14. Mar 1, 2013

### Staff: Mentor

Four-accelerations aren't coordinate-dependent either. Just like four-velocity and four-momentum, the numerical values of the individual coordinates may vary with the choice of coordinate systems, but the four-vector itself is coordinate independent.

15. Mar 1, 2013

### TrickyDicky

Got it now, thanks, I was mixing two different acceleration vectors.

16. Mar 1, 2013

### TrickyDicky

Ok, so I'd like to post a couple of things I draw as conclusions to wrap up this thread:
First, this thread was started by me as a spin-off of another thread among various similar ones where the concept of geodesic motion in GR was debated in relation with gravitational radiation. Specifically the different points of view wrt whether extended objects in GR can be considered to follow geodesics like test particles do, and if this was compatible with radiating GWs.
I'm afraid that centering on the detection of GWs is of no use to decide this because even though the emmision of GWs from binary BHs or neutron stars binary systems is a strong-field problem that requires numerical relativity, at the detection end the problem is a weak-field one and it can be dealt with using linearized gravity perturbative methods. So it doesn't solve the possible geodesic motion nature of the source.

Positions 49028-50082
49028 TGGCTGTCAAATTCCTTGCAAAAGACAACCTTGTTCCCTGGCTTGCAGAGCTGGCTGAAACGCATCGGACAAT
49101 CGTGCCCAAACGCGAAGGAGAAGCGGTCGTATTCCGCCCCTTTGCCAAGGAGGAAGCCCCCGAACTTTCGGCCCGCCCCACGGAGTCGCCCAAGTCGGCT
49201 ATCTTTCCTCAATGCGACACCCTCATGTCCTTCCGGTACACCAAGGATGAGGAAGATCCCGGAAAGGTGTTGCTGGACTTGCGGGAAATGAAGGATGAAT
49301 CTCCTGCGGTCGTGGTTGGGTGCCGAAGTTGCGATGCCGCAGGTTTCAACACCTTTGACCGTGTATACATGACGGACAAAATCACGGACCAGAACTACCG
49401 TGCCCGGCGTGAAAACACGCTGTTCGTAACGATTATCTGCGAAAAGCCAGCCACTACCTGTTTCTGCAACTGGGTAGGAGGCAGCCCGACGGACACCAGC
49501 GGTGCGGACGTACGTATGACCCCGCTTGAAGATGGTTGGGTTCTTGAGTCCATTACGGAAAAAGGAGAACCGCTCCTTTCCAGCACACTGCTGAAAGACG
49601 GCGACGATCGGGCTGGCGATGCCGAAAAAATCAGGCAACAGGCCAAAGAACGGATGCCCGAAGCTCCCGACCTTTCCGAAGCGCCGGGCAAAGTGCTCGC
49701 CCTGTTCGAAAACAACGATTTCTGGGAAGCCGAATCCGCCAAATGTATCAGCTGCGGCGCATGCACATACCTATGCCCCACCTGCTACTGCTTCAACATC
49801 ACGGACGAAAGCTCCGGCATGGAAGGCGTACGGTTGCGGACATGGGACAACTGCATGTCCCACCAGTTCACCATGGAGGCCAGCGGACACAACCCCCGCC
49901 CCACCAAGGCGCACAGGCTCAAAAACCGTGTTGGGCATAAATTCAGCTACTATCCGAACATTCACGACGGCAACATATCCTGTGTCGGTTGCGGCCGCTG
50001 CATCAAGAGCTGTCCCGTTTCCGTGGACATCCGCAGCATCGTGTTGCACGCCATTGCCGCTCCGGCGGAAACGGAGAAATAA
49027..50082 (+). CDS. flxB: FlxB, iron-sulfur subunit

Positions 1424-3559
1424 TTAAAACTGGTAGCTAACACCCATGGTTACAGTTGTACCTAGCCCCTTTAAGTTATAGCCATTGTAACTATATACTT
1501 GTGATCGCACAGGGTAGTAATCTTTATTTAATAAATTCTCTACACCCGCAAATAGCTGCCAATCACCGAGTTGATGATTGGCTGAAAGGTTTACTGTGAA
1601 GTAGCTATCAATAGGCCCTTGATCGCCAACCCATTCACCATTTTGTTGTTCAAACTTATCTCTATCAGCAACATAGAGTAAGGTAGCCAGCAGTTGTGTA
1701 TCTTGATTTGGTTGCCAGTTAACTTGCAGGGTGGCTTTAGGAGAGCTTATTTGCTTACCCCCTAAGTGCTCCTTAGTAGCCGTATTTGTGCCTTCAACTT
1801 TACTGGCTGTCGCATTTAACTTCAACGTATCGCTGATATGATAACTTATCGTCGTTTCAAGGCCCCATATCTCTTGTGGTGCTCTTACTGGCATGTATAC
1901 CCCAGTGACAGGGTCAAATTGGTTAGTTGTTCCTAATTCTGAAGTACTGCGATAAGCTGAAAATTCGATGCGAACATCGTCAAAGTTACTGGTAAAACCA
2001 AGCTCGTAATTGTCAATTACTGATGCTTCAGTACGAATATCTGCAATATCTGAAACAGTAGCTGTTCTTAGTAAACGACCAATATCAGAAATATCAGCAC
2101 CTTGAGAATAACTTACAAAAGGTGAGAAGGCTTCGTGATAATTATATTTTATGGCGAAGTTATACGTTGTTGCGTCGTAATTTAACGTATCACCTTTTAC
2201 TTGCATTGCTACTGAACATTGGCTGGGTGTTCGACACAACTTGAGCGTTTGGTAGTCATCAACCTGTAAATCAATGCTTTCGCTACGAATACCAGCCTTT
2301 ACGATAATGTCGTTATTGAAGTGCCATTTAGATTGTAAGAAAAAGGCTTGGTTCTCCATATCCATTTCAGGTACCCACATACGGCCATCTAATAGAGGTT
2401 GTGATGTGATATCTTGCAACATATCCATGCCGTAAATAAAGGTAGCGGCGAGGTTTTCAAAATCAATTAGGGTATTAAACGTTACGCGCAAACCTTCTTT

So I guess there is no final answer, we have experts like Sam Gralla and SAs like PAllen with one view while other SAs like PeterDonis and Bill_K have a different one, I myself am turning my opinion to neutral, after having been in both extremes thru the last two years :tongue2:

Notwithstanding this, for me the thread was not a waste of time, since I have disentangled a couple of misunderstandings of my own in the meantime.

17. Mar 1, 2013

### Staff: Mentor

It's not the 4-acceleration of either worldline individually, if that's what you mean. But it is a coordinate-independent 4-vector if defined properly.

18. Mar 1, 2013

### Staff: Mentor

I agree with this; the detection problem is a much easier one than the source problem.

Just to be clear, Sam Gralla's opinion is much better informed than mine, since he is much more familiar with the details of how the source models are constructed.

19. Mar 1, 2013

### TrickyDicky

Hmm, both Carroll's notes and wikipedia define it as the "relative acceleration vector" $A^μ$. How is a relative acceleration coordinate-independent?

20. Mar 1, 2013

### Staff: Mentor

In this context, the relative acceleration is a change in the separation vector between between two worldlines, so is defined in a coordinate-independent way.